I was surprised to find that 63% of respondents said they would not be willing. There were a wide range of reasons given for this answer, the most common being along the lines of not caring or don’t understand how it will help change anything. However, the most interesting thing to me was how many people said they didn’t want one due to privacy issues or the “Big Brother” effect. I usually laugh at comments like these (and I did this time too), but it made me realize that more people than I thought think this way. The following is an editorial I found on a conservative website called RFD America called Smart Grid: Government spying targets Rural America. The piece is an unintentionally funny response to the smart grid funding included in the stimulus bill.
Now while I don’t think that commentaries like this pose a serious threat to rolling out the smart grid, I do think it further highlights the need to educate homeowners on how the smart grid will work and how it will benefit both them and the community. Initial results from Boulder’s SmartGridCity pilot program have validated the need for education and have allowed the local utility Xcel Energy to modify its software in response to feedback. The WSJ article in the above link does a nice job of highlighting some of the negative feedback; like comments saying the system is “cumbersome”, “boring” or the online reports are too “abstract”. Fixing these things is important because it has been continually shown that providing people with complete and easy to understand information is crucial to saving energy. This is perhaps best illustrated with the creation of car dashboards that include fuel efficiency meters. The Toyota Prius has some version of this, but Ford’s new dashboard prototype has taken it a step further and made the concept more game-like. Extensive user research found that the most efficient drivers treat fuel efficiency like a game and are always striving to beat their “high score”. The WSJ article mentions similar findings from initial participants in the SmartGridCity experiment. Now while this is probably stating the obvious, I think that it will be important for smart grid software to take advantage of this mentality and make the system as “game-like” as possible.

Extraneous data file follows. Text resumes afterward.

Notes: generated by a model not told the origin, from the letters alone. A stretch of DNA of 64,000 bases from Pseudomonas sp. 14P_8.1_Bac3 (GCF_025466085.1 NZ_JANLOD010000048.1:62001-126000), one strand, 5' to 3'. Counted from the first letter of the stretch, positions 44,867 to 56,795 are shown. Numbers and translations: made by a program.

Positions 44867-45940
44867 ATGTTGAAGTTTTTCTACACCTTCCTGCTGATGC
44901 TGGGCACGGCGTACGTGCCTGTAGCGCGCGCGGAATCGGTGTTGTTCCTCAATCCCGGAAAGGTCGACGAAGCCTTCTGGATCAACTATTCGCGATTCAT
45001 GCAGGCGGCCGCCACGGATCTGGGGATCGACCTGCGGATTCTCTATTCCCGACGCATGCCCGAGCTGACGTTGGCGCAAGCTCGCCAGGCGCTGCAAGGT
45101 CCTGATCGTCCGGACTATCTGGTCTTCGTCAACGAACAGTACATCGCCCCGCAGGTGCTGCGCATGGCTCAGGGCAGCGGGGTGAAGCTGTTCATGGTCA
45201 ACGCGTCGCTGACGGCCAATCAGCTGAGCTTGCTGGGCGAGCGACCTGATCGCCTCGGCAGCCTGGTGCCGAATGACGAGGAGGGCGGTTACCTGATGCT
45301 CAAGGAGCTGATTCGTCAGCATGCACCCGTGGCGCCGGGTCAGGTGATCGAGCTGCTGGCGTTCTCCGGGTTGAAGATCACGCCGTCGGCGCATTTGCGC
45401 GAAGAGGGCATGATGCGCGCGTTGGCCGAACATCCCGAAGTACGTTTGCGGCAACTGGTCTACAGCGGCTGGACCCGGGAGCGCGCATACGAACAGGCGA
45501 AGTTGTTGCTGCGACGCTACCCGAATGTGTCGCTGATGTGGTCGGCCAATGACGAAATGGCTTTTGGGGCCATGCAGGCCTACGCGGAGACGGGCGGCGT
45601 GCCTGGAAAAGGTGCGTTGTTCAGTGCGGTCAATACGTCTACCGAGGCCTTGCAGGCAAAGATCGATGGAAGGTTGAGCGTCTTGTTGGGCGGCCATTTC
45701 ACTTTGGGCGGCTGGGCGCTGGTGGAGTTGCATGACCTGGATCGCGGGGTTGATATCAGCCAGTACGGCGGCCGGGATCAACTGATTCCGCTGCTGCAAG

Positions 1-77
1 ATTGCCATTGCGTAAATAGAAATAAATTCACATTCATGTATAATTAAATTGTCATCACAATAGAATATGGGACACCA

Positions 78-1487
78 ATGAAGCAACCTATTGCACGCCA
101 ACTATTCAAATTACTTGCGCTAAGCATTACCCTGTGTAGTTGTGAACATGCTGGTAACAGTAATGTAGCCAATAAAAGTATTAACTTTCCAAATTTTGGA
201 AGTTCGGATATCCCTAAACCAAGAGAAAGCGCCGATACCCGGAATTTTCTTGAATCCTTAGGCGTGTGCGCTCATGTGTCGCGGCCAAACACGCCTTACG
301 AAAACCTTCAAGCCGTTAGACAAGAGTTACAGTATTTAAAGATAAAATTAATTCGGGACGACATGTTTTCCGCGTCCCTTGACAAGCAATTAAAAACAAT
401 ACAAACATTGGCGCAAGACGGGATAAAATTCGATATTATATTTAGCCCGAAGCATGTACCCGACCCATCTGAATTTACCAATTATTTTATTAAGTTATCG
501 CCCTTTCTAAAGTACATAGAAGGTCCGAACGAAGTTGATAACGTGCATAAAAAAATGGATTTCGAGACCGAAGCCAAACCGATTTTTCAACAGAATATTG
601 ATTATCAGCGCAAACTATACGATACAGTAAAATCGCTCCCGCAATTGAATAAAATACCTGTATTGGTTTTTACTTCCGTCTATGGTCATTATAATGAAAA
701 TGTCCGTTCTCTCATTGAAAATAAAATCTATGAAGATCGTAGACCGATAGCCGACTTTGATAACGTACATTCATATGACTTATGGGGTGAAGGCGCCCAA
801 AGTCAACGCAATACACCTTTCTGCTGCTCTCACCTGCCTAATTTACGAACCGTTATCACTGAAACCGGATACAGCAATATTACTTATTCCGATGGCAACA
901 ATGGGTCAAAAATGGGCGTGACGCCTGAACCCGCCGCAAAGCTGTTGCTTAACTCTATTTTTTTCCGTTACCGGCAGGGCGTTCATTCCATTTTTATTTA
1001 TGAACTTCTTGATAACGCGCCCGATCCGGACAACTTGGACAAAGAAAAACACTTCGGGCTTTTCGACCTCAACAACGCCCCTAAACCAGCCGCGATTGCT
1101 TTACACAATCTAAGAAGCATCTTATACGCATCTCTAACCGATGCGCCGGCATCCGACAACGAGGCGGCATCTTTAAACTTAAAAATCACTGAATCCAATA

While I think the increased focus on energy efficiency and the smart grid is great, I keep having the recurring thought that the biggest obstacle will be to get the public buy-in necessary to effectively implement the plans. Government can include all the money they want for these programs, but if you can’t get people to actually take advantage of it, what good does it do? Programs aimed at the commercial or public sector have already seen some level of success and are much easier to put into action due to there being fewer points of contact. However, residential changes are much more difficult to implement due to volume and educational challenges.
Residential by far has the most potential for energy savings as is shown in a 2004 Kema study on the net achievable peak demand savings by 2014. The difference between “base efficiency” and “advanced efficiency” is just a difference in program cost hypotheticals, but as you can see, there is much larger potential for residential savings under any level of funding.
Source: Kema Inc., City Public Service Technical and
Economic Energy Efficiency Potential Study, 2004
So again, this may be stating the obvious, but as we start to invest in the smart grid and test programs such as SmartGridCity, it is just as important that we start to educate the public on importance and benefits of such a system so that there will be enough buy-in to allow the plan to succeed. And perhaps more importantly, getting widespread buy-in will help increase the reach of Big Brother. Muwahhh! Muwahhhh!